The book is written mainly for students to enable them better to appreciate and enjoy Euripides' Andromache. Its presentation seeks to combine depth of analysis with clarity and accessibility. It discusses Greek theatre and performance, the myth behind the play, and the literary, intellectual, and political context in which it was written and first performed. The book provides analyses of the various characters, and highlights the play's ambiguities and complexities. What makes Andromache of special interest is the fact that, of the 32 extant tragedies, it might have been originally produced outside Athens. This in turn leads the discussion of how the play's scrutiny of the Spartan characters affected the off-stage audience.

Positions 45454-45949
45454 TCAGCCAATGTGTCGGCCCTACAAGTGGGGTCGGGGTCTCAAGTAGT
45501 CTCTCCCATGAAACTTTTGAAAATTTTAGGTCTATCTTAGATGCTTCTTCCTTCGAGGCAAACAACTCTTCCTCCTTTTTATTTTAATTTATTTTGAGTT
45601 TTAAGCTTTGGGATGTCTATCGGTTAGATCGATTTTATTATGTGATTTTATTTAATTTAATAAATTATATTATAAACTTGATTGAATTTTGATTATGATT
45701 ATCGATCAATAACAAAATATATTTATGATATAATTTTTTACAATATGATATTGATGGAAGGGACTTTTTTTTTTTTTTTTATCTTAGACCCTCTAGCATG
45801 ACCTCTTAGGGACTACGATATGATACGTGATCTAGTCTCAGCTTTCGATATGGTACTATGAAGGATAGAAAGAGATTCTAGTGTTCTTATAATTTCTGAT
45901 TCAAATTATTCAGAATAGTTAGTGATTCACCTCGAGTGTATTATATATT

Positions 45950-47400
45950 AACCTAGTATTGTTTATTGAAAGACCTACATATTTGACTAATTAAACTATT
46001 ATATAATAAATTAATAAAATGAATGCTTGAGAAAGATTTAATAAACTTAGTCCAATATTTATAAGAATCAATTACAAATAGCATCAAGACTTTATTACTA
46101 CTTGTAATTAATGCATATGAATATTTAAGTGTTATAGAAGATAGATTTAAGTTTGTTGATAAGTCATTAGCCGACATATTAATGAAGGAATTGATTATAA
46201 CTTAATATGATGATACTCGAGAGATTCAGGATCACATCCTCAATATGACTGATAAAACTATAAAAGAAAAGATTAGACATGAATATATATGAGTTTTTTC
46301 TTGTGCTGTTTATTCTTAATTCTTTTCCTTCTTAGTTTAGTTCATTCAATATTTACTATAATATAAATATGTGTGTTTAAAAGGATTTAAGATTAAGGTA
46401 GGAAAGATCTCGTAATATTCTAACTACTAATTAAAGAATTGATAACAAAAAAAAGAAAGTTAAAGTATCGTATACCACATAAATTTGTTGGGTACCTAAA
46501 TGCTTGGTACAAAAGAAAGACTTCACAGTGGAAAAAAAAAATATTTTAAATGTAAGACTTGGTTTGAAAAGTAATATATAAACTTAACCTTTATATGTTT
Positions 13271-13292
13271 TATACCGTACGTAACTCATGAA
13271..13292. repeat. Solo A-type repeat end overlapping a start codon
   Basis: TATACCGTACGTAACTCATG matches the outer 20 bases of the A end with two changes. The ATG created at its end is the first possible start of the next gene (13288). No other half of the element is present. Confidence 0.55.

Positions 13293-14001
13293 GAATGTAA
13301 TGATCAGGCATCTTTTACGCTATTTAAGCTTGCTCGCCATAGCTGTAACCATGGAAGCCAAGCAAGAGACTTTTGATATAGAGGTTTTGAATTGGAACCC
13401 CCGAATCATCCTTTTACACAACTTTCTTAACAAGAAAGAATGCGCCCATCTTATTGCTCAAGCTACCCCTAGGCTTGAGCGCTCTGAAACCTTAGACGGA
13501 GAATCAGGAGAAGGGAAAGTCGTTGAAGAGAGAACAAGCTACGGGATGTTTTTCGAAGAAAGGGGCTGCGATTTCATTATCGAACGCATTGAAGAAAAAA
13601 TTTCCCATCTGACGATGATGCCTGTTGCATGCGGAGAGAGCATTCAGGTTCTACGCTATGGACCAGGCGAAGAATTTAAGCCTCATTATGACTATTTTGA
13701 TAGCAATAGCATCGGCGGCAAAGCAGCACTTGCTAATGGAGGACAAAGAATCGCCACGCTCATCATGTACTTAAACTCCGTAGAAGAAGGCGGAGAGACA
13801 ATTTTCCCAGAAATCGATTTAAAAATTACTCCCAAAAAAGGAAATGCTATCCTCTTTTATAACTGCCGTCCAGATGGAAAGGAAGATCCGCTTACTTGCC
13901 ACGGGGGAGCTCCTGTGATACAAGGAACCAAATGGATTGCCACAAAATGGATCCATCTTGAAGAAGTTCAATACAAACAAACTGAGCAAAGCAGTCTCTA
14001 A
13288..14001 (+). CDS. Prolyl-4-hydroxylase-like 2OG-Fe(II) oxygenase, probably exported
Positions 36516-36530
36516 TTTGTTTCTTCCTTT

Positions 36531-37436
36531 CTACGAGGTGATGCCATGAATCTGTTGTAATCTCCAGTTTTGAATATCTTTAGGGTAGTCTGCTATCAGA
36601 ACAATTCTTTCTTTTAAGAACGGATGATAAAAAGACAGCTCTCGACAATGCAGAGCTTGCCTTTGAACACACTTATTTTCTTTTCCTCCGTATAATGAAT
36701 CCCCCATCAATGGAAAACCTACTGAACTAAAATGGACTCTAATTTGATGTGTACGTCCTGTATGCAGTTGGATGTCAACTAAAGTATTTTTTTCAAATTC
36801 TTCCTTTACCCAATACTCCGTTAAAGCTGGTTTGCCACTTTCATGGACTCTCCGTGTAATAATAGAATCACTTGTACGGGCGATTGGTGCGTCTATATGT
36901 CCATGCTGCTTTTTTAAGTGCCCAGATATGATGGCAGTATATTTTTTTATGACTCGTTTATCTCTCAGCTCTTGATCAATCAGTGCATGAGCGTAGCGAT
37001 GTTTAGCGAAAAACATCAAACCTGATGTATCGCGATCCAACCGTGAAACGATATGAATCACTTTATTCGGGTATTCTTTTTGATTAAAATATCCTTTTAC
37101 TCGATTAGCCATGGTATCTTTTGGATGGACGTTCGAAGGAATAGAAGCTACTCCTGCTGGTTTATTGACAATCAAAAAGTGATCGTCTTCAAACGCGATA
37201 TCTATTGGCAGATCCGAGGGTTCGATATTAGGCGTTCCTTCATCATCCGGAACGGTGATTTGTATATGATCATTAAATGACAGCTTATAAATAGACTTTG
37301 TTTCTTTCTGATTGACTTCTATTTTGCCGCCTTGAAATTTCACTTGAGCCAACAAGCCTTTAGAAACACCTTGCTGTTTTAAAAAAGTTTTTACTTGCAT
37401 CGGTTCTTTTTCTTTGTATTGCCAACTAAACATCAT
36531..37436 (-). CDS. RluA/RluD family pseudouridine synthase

Andromache is the only play that portrays the human toll caused by the Trojan War to both the Trojan and the Greek sides. After the Fall of Troy, Andromache, former wife of Hector, has been given to Neoptolemus, Achilles' son, as a war-prize. Andromache bore Neoptolemus a son, Molossus, before Neoptolemus married Hermione, the daughter of Menelaus and Helen. While Neoptolemus is away, Menelaus and Hermione attempt to kill Andromache and Molossus, causing a rift between the two families who were the major players in the War: the house of Atreus and the house of Peleus, father of Achilles. Although Neoptolemus is murdered, the play ends with a prophecy for the future of the line of descent of Peleus and Thetis in the form of the blessed kingdom of Molossia.